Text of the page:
JOHNSON: What I constantly said to our enforcement people is that one or two cases where we appear to be acting in a hard-hearted way can undermine our credibility on the rest of the ways we enforce our laws. So let’s be sensitive about how we go about this.
SELEE: If Mexico had a more robust system, some people would stay there, to be closer to home where they have connections, they can speak their own language. We could also be talking about in-country processing — countries working together to adjudicate asylum applications in a safe zone, sending people to several other countries. These are complicated and it’s not going to happen in this current environment. But if we were creative, there are ways of being both fair and tough.
JOHNSON: That was the balance I constantly tried to strike when I managed this mission. But no matter what you do, people on both sides of the debate are going to be angry.
SELEE: Yeah. Another question is what are the grounds of asylum? They’ve narrowed under this administration — gang violence, domestic violence, membership in a family are no longer considered.
The asylum statute pretty clearly says that a person who gets into the United States can apply for asylum whether they came legally or not.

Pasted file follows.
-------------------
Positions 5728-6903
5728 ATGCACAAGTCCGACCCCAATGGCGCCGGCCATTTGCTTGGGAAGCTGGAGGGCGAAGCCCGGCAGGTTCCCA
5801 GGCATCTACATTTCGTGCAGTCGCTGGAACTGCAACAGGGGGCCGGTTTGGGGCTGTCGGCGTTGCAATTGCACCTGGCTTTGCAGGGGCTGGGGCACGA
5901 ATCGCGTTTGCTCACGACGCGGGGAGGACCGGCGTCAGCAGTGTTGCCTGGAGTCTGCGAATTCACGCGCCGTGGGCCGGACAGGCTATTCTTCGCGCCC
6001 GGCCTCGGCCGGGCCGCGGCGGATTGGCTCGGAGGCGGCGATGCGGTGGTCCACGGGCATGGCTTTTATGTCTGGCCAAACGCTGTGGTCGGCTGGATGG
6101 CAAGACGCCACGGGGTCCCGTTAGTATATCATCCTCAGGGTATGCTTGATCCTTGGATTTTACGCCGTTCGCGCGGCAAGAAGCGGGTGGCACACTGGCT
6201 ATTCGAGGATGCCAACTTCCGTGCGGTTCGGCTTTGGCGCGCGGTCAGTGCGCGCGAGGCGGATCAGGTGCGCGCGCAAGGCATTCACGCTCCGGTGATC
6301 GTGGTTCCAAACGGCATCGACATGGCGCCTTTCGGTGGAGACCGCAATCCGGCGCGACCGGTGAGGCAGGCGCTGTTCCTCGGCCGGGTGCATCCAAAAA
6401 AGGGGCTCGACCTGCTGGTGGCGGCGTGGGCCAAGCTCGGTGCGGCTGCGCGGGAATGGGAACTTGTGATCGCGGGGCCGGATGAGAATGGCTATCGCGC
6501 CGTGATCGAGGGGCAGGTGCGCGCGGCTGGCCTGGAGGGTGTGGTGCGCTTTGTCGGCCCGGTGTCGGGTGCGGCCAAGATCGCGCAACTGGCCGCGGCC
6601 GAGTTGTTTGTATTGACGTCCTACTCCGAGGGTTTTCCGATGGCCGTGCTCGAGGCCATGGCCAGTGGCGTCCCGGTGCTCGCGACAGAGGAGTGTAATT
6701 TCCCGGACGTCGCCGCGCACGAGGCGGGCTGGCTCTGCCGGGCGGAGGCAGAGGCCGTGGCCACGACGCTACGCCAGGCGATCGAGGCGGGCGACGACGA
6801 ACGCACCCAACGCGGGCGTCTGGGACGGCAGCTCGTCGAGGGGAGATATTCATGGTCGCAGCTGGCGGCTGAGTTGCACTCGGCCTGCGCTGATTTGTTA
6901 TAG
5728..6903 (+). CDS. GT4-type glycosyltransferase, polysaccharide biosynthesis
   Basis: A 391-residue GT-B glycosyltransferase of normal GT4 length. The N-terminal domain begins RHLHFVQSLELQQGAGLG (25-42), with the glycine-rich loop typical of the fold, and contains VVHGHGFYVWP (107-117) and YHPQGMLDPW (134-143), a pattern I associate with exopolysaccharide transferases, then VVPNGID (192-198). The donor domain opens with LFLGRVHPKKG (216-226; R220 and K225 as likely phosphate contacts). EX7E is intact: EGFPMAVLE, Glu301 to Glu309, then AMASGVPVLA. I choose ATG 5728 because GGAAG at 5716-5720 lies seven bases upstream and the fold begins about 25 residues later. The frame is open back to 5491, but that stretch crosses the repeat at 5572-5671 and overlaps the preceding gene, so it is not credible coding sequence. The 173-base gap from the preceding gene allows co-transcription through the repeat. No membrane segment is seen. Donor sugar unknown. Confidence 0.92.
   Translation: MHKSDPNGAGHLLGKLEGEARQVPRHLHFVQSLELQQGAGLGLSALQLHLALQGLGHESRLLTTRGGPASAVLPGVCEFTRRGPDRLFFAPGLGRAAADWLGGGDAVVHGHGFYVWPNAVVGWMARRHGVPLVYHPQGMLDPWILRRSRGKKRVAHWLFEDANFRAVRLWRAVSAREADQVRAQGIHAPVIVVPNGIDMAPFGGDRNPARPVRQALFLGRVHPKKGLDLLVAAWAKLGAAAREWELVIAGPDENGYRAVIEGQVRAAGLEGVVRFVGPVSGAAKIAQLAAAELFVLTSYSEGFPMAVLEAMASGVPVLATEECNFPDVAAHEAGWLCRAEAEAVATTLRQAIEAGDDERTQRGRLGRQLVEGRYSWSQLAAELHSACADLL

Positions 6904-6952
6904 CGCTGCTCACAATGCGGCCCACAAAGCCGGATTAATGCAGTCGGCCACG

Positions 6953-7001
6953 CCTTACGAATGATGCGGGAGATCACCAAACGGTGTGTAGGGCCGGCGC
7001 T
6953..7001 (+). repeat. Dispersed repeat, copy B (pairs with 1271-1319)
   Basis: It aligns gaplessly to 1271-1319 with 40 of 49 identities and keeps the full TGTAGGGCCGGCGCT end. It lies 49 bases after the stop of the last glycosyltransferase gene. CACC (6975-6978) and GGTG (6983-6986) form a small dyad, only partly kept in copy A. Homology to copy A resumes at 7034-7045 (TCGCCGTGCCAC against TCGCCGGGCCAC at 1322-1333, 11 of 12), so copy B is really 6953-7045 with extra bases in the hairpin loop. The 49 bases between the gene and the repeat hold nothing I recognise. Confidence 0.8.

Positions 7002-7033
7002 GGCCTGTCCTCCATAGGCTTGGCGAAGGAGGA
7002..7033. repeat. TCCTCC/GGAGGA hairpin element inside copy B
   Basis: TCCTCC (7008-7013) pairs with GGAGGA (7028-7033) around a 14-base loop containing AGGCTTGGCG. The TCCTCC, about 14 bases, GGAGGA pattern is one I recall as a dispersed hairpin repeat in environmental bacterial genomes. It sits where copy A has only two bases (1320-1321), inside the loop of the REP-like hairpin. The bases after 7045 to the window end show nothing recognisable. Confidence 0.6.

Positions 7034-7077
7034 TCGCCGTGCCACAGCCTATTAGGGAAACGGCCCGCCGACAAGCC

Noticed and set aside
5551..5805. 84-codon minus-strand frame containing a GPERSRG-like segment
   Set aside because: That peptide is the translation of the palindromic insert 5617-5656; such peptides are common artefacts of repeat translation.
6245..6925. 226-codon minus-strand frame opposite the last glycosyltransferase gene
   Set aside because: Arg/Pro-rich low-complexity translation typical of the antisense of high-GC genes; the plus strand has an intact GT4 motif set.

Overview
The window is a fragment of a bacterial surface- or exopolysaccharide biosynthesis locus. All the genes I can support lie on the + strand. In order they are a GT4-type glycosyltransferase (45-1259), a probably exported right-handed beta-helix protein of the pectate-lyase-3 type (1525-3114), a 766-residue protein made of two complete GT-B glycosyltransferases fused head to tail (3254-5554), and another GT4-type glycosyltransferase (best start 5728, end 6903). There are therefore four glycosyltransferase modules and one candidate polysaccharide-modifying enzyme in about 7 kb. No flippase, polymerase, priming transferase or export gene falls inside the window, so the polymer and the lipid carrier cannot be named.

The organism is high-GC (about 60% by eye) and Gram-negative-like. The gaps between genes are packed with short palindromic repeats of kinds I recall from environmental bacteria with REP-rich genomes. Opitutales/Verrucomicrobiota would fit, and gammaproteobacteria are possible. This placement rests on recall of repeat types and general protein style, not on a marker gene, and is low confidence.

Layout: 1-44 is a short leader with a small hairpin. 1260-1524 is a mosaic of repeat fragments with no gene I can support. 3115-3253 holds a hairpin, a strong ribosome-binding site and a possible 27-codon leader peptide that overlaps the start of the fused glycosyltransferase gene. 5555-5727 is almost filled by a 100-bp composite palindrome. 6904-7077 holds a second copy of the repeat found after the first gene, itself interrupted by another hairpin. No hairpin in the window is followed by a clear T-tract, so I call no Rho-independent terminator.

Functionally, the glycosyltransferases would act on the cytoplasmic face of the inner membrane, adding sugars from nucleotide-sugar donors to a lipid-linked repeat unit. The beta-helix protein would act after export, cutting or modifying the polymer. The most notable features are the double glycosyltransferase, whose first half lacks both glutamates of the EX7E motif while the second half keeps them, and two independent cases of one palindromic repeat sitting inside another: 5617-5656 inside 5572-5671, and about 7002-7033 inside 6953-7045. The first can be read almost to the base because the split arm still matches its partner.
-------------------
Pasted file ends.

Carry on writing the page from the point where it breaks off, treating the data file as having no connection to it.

— Julia Preston, Former National Immigration Correspondent, The New York Times
PRESTON: Does Congress need to step in and clarify the terms?
SELEE: Yes. In an ideal world this would be a grand bipartisan bargain. In the real world, it may need a different political environment. When immigration law is decided by the executive unilaterally and doesn’t have support on the other side of the aisle, it will be litigated to death.
The Remain-in-Mexico Policy
PRESTON: Let’s talk about the remain-in-Mexico policy where U.S. asylum seekers are sent back to wait for their hearing. Were you surprised that the Mexican government agreed to that?
SELEE: Yes. But look, there’s a history here. The previous Mexican administration was under enormous pressure to sign a safe third-country agreement, and discussions were fairly far along. The new government under Andrés Manuel López Obrador saw the remain-in-Mexico approach as a better alternative.
JOHNSON: I believe López Obrador has made a calculated political judgment to go along to keep Trump off his back. But how sustainable is that? There will be a point when continued cooperation will be seen as an insult to the national honor.